When Israeli Prime Minister Benjamin Netanyahu appeared via satellite at the AIPAC policy conference, he had a series of jokes that conveyed one thing: he’s not having the best of times putting together a coalition.
“Don’t adopt Israel’s system of government,” he implored the laughing crowd.
With just over a week to go before the (already extended) deadline to form a government runs out, things are getting interesting. Today, there is news of an even newer bloc of three parties–Yair Lapid’s Yesh Atid, Naftali Bennett’s The Jewish Home, and Shaul Mofaz’s Kadima–which together constitute 33 seats and are hoping to make Netanyahu’s Likud-Beiteinu commit to certain policies and portfolio assignments…or else.
The three parties together have two more MKs than Likud Beytenu, and will not join the coalition if their demands are not met. However if they receive two of the three top-tier portfolios, they will support Prime Minister Binyamin Netanyahu for a full, four-year term, according to the source.
Yair Lapid seems to be denying that the portfolios are ultimatums, but if it’s in the Israeli media then it must be true.
Meanwhile, Lapid’s Yesh Atid and Likud have reportedly agreed that Israeli schools servicing ultra-Orthdox students must begin to teach English and math in their curricula. The aim here is to make sure that the Haredi population is able to join the workforce in the future, a huge part of Lapid’s campaign platform. This concession may come at the cost of the United Torah Judaism party (and its seven seats), which is not fond of the idea.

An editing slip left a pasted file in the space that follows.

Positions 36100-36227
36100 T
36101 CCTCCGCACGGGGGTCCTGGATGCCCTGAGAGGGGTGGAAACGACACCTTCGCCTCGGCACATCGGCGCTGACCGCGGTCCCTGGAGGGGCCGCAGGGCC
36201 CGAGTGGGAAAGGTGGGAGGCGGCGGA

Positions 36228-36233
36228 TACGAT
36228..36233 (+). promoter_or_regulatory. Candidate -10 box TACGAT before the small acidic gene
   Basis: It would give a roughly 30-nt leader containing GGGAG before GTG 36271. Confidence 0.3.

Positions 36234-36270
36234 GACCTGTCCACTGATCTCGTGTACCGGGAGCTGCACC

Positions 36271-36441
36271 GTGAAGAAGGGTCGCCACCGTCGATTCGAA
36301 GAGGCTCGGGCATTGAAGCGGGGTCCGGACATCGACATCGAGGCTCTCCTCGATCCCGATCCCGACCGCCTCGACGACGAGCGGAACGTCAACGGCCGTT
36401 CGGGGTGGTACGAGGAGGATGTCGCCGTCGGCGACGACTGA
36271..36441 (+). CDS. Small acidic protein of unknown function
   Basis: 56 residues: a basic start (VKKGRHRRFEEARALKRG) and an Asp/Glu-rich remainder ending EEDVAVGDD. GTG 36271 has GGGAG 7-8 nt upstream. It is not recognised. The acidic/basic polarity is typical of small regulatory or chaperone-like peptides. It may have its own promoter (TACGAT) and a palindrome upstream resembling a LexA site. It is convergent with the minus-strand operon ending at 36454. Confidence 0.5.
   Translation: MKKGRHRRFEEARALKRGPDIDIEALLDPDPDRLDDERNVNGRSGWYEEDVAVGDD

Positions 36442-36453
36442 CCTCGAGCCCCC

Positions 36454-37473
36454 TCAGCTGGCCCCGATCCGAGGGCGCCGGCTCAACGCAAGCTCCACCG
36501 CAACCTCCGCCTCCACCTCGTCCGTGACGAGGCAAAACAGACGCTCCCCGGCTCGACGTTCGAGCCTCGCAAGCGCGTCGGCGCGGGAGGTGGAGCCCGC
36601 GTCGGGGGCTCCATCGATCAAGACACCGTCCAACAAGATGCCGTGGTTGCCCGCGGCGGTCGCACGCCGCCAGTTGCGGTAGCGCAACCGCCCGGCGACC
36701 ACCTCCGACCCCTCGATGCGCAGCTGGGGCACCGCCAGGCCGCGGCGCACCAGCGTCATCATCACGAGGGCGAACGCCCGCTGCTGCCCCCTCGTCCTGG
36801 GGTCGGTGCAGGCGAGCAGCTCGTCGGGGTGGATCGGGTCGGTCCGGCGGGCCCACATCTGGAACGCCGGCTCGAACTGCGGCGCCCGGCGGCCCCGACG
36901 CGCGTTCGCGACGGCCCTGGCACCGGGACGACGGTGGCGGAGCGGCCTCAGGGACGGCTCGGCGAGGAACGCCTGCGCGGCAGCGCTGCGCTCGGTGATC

The ultra-Orthodox United Torah Judaism (UTJ) party, which is fiercely opposed to the policies espoused by Lapid and Jewish Home party leader Naftali Bennett, on Thursday acknowledged the probability of assuming an opposition role.
“Until today we were in a coalition with the right, but that story is over, it’s about to change,” UTJ MK Moshe Gafni told Israel Hayom. “Now we’re with [Labor Party head] Shelly Yachimovich, and truth be told, we’re much closer to her than to Orit Struk of Jewish Home.”
In other news, while it seems as though Likud MK Moshe “Boogie” Ya’alon will follow Ehud Barak as Israel’s Defense Minister (which isn’t a huge surprise), the fight over whether Lapid or Avigdor Lieberman will become Netanyahu’s foreign minister continues to be the source of high speculation. No matter who Bibi picks on this one, he will lose big time (at least politically).
Adam Chandler was previously a staff writer at Tablet. His work has appeared in the New York Times, the Wall Street Journal, the Atlantic, Slate, Esquire, New York, and elsewhere. He tweets @allmychandler.